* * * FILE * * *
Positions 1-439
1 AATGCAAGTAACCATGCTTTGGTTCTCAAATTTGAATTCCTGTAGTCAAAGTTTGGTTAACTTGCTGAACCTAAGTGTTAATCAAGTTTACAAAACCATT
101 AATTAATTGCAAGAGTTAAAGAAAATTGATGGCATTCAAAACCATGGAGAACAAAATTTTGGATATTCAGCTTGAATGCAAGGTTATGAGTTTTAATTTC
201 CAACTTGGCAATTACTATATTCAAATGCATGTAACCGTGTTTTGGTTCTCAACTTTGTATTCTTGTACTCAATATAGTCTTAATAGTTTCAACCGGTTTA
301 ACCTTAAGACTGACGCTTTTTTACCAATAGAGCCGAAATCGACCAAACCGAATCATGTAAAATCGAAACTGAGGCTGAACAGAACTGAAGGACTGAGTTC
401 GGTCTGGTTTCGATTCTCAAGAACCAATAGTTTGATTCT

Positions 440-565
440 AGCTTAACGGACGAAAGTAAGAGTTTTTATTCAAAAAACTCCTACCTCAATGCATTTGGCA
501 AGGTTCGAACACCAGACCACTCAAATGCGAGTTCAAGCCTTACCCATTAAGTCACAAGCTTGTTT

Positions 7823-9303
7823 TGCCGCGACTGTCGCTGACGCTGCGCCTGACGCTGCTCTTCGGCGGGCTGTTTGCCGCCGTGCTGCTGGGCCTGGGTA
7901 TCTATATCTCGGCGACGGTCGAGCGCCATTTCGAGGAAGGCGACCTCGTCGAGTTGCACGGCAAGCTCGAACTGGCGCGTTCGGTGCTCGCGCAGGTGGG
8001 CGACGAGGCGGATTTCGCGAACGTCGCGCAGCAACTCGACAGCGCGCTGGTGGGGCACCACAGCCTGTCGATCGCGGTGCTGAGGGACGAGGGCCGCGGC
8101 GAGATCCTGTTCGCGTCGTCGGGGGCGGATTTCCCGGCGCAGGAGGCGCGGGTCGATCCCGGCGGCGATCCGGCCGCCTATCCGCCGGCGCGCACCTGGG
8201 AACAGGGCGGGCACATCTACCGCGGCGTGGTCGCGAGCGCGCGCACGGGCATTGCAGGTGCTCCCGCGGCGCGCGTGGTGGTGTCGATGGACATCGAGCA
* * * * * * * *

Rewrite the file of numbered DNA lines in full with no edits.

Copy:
Positions 1-439
1 AATGCAAGTAACCATGCTTTGGTTCTCAAATTTGAATTCCTGTAGTCAAAGTTTGGTTAACTTGCTGAACCTAAGTGTTAATCAAGTTTACAAAACCATT
101 AATTAATTGCAAGAGTTAAAGAAAATTGATGGCATTCAAAACCATGGAGAACAAAATTTTGGATATTCAGCTTGAATGCAAGGTTATGAGTTTTAATTTC
201 CAACTTGGCAATTACTATATTCAAATGCATGTAACCGTGTTTTGGTTCTCAACTTTGTATTCTTGTACTCAATATAGTCTTAATAGTTTCAACCGGTTTA
301 ACCTTAAGACTGACGCTTTTTTACCAATAGAGCCGAAATCGACCAAACCGAATCATGTAAAATCGAAACTGAGGCTGAACAGAACTGAAGGACTGAGTTC
401 GGTCTGGTTTCGATTCTCAAGAACCAATAGTTTGATTCT

Positions 440-565
440 AGCTTAACGGACGAAAGTAAGAGTTTTTATTCAAAAAACTCCTACCTCAATGCATTTGGCA
501 AGGTTCGAACACCAGACCACTCAAATGCGAGTTCAAGCCTTACCCATTAAGTCACAAGCTTGTTT

Positions 7823-9303
7823 TGCCGCGACTGTCGCTGACGCTGCGCCTGACGCTGCTCTTCGGCGGGCTGTTTGCCGCCGTGCTGCTGGGCCTGGGTA
7901 TCTATATCTCGGCGACGGTCGAGCGCCATTTCGAGGAAGGCGACCTCGTCGAGTTGCACGGCAAGCTCGAACTGGCGCGTTCGGTGCTCGCGCAGGTGGG
8001 CGACGAGGCGGATTTCGCGAACGTCGCGCAGCAACTCGACAGCGCGCTGGTGGGGCACCACAGCCTGTCGATCGCGGTGCTGAGGGACGAGGGCCGCGGC
8101 GAGATCCTGTTCGCGTCGTCGGGGGCGGATTTCCCGGCGCAGGAGGCGCGGGTCGATCCCGGCGGCGATCCGGCCGCCTATCCGCCGGCGCGCACCTGGG
8201 AACAGGGCGGGCACATCTACCGCGGCGTGGTCGCGAGCGCGCGCACGGGCATTGCAGGTGCTCCCGCGGCGCGCGTGGTGGTGTCGATGGACATCGAGCA